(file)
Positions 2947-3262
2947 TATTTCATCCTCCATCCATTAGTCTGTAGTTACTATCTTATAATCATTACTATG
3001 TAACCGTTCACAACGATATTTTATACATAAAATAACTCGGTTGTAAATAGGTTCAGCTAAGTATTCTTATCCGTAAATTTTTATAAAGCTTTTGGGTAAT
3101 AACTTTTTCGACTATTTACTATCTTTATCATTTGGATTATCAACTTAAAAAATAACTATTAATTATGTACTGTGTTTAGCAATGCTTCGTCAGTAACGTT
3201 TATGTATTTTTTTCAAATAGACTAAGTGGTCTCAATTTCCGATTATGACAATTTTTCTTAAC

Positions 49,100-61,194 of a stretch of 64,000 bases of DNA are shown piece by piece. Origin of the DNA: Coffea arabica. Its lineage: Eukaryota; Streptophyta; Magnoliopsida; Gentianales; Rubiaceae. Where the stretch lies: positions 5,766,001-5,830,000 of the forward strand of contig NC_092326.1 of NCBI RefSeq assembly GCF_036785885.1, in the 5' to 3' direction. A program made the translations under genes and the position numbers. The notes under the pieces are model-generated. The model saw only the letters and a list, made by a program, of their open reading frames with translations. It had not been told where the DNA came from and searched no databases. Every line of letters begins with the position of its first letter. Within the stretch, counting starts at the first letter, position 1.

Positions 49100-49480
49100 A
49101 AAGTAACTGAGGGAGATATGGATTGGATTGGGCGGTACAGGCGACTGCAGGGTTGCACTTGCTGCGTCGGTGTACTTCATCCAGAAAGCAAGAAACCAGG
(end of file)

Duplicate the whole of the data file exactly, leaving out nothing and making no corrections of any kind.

Positions 2947-3262
2947 TATTTCATCCTCCATCCATTAGTCTGTAGTTACTATCTTATAATCATTACTATG
3001 TAACCGTTCACAACGATATTTTATACATAAAATAACTCGGTTGTAAATAGGTTCAGCTAAGTATTCTTATCCGTAAATTTTTATAAAGCTTTTGGGTAAT
3101 AACTTTTTCGACTATTTACTATCTTTATCATTTGGATTATCAACTTAAAAAATAACTATTAATTATGTACTGTGTTTAGCAATGCTTCGTCAGTAACGTT
3201 TATGTATTTTTTTCAAATAGACTAAGTGGTCTCAATTTCCGATTATGACAATTTTTCTTAAC

Positions 49,100-61,194 of a stretch of 64,000 bases of DNA are shown piece by piece. Origin of the DNA: Coffea arabica. Its lineage: Eukaryota; Streptophyta; Magnoliopsida; Gentianales; Rubiaceae. Where the stretch lies: positions 5,766,001-5,830,000 of the forward strand of contig NC_092326.1 of NCBI RefSeq assembly GCF_036785885.1, in the 5' to 3' direction. A program made the translations under genes and the position numbers. The notes under the pieces are model-generated. The model saw only the letters and a list, made by a program, of their open reading frames with translations. It had not been told where the DNA came from and searched no databases. Every line of letters begins with the position of its first letter. Within the stretch, counting starts at the first letter, position 1.

Positions 49100-49480
49100 A
49101 AAGTAACTGAGGGAGATATGGATTGGATTGGGCGGTACAGGCGACTGCAGGGTTGCACTTGCTGCGTCGGTGTACTTCATCCAGAAAGCAAGAAACCAGG